Published on August 2, 2012
It was 5:00 am on Friday, August 2, 1929. Her Fokker F.VIIA called “The Spider” taxied out onto the field at Lympne Aerodrome, near Folkestone, England. The pilot, Captain Charles D. Barnard, pushed the throttle forward and the plane’s single nine-cylinder Bristol Jupiter engine ran up smoothly. The Fokker rolled down the grass and soon the tail lifted. With a gentle pull on the control column, they rose majestically into the air. On board, the aging Duchess of Bedford, Mary Russell, looked out of of her window and watched the white chalk cliffs of England’s south coast pass underneath. This was her plane and her flight — a daring trip to Karachi, in British-ruled India — and she aimed to span the distance and return in record time.
The flight to Karachi was not the Duchess of Bedford’s first trip abroad by air — she had traveled around England, flown up to her Scottish home, and taken trips in a DH.60 Moth to France, Spain and Italy, among other destinations in Europe. “Aerial travel opened out new possibilities” for her in a time long after she had thought her traveling days were past. In ill health, she realized that she could take trips by air that impossible for her if by car, train and ship. She also claimed that flying eased her tinnitus, a worsening condition that afflicted the 64 year old grand dame and which would eventually cause her to go completely deaf. Yet the Dame Commander of the Order of the British Empire still had a few more grand voyages ahead of her.
From Lympne Aerodrome, the Duchess in her Fokker proceeded to Sofia, Bulgaria, a flight that covered 1,400 miles across Europe non-stop. After a night’s rest, the following day, the Fokker covered 900 miles to reach Aleppo, in what was then called Asia Minor (French-ruled Syria). Covering another 1,000 miles over the desert, they made Bushire (modern-day Bushehr, Iran) before nightfall. With the dawn, they launched for the last leg of the grand voyage south, a 1,050 mile non-stop flight along the Persian Gulf to reach Karachi, reaching her destination on August 5, where she was feted by an official welcoming party that included a number of women who were intrigued by the Duchess and her daring flight.
Just a day later, on August 6, she and her pilot, relaunched in the Fokker for the return flight, retracing the same route. It took 11 hours to reach Iran, where they stopped once again for rest. From there, they reflew the desert to Aleppo for rest, and then onward to Sofia, where at 4:30 pm, she landed. Already exhausted, the Duchess and her flight crew caught more rest before making the final run to England, flying over Lympne for a landing at Croydon at 5:40 pm. A message was was transmitted from Lympne with news of the plane’s sighting. It had been a final day’s flight totaling 12 hours and 30 minutes.
She was greeted by a huge crowd that cheered wildly. Once landed, she was soon carrying a large bouquet of flowers and smiling to the crowds. She commented that the plane had performed perfectly, giving her a “pleasant, but uneventful trip.” She also noted that she was “impressed with the comfort of such a journey in spite of the extreme heat encountered” along the way, having flown across deserts much of the way.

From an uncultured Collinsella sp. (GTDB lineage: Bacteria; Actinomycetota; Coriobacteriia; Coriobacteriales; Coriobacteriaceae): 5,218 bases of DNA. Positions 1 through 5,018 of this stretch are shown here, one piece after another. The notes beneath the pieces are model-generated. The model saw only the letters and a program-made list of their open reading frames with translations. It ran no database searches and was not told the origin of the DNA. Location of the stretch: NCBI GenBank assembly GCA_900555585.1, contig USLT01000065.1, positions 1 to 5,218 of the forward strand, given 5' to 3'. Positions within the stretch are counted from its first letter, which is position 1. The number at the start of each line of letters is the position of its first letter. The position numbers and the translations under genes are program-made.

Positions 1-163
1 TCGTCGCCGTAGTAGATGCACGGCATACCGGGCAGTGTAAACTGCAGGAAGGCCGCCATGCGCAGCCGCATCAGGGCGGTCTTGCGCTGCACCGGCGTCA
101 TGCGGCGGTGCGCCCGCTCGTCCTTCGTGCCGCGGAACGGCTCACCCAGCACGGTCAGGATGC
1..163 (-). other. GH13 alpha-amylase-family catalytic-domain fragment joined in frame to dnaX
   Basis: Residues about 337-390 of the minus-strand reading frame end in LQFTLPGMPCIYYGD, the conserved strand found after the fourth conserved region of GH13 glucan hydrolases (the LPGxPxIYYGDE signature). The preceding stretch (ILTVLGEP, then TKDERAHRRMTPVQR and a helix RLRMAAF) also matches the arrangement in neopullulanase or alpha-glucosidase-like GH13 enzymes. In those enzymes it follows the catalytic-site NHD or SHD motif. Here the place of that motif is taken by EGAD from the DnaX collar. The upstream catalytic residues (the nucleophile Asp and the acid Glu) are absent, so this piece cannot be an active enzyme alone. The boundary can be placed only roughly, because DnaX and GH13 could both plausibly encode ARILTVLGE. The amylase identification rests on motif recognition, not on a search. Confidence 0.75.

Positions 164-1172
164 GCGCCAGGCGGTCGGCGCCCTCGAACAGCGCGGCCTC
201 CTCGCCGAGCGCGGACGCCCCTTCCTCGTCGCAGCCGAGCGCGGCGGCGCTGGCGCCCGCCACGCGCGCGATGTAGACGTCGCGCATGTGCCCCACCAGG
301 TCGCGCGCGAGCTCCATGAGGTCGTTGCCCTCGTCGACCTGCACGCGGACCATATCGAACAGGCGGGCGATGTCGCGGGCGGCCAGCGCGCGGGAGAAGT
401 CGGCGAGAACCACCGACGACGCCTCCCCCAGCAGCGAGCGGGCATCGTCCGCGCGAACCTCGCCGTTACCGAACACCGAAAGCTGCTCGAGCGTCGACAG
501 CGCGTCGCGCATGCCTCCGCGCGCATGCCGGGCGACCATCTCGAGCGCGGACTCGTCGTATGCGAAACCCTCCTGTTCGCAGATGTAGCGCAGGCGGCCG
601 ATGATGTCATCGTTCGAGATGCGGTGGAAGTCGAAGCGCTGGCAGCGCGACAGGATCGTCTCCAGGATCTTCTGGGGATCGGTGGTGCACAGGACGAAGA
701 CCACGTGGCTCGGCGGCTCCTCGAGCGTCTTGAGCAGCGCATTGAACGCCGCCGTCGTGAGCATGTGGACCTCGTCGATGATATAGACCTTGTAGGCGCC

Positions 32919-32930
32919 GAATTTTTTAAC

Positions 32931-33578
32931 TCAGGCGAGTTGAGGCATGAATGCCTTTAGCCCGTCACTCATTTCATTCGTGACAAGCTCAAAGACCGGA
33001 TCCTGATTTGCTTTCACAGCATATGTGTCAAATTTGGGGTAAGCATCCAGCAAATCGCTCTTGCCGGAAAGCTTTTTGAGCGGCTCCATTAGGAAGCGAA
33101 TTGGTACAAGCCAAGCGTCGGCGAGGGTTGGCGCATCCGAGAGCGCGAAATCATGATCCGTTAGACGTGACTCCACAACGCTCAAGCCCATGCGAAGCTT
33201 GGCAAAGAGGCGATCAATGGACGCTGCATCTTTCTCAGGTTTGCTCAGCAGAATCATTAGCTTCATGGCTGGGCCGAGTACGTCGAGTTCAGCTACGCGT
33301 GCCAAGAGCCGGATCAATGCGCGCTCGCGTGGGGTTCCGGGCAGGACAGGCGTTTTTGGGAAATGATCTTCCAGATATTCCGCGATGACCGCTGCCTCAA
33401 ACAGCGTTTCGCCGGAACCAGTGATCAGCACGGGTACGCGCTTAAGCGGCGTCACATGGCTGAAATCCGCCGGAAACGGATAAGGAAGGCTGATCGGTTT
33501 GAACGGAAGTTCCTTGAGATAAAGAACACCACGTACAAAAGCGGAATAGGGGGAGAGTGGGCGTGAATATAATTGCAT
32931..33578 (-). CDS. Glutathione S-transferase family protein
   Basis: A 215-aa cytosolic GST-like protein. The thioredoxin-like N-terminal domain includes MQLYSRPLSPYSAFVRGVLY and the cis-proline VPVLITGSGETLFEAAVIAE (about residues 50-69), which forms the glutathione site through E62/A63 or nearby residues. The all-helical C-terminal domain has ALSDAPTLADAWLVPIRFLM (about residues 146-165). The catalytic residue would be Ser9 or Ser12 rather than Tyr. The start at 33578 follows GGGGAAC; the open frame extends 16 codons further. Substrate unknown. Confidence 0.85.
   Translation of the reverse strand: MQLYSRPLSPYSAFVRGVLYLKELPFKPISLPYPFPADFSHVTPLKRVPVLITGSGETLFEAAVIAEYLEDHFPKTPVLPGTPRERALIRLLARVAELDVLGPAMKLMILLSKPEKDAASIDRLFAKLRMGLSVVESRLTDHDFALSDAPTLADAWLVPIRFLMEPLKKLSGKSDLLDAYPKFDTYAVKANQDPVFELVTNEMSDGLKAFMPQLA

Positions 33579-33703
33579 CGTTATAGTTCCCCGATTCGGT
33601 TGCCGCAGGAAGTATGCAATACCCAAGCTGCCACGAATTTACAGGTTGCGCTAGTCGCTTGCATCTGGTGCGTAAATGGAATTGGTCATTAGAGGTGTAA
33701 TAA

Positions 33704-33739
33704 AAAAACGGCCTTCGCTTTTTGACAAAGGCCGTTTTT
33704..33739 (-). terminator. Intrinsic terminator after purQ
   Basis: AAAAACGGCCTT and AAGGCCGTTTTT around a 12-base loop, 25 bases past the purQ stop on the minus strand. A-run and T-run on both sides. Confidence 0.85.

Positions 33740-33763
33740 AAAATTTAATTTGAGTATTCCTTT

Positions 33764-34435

In all, the round trip of 10,000 miles was accomplished in just under eight days. On some of the legs, the Duchess herself, an expert air traveler even if not yet a licensed pilot, flew the plane. In the following year, she dedicated herself to becoming a licensed pilot. She succeeded in achieving her pilot ratings on April 8, 1930 and just two days later, she departed on yet another long distance flight, with Captain Barnard along as her copilot. This time, she aimed to fly from Lympne Aerodrome to Cape Town, South Africa, but that is another story….
One More Bit of Aviation History
The Duchess of Bedford’s purchased the Fokker to serve as her private plane. It was a proven single engine aircraft, formerly carrying the moniker, “Princess Xenia”. Fokker F.VIIs were considered excellent long distance travelers — Kingsford Smith, Amelia Earhart and many others owned or flew the type during the 1920s and 1930s. The Duchess of Bedford’s aircraft had been formerly flown by Captain MacIntosh and Col. J. Fitzmaurice, who had attempted a trip across the Atlantic from Ireland earlier, but had not succeeded in the venture. After that attempt, the plane had gone to Squadron Leader “Bert” Hinkley, who had attempted flights to India — he too had failed twice but was successful on the third attempt. It was then that the Duchess bought the plane, considering it to be a proven plane for her trip. After the Duchess finished her record-setting flights, she sold the aircraft to Captain Barnard, who toured England and India. Its final owner was Sir Bossabhor Bumwandwallah of Bombay, who flew the plane for three years before sending it to scrap in 1937. Any of these grand old Fokker F.VIIs would be ideal museum pieces today, but few remain.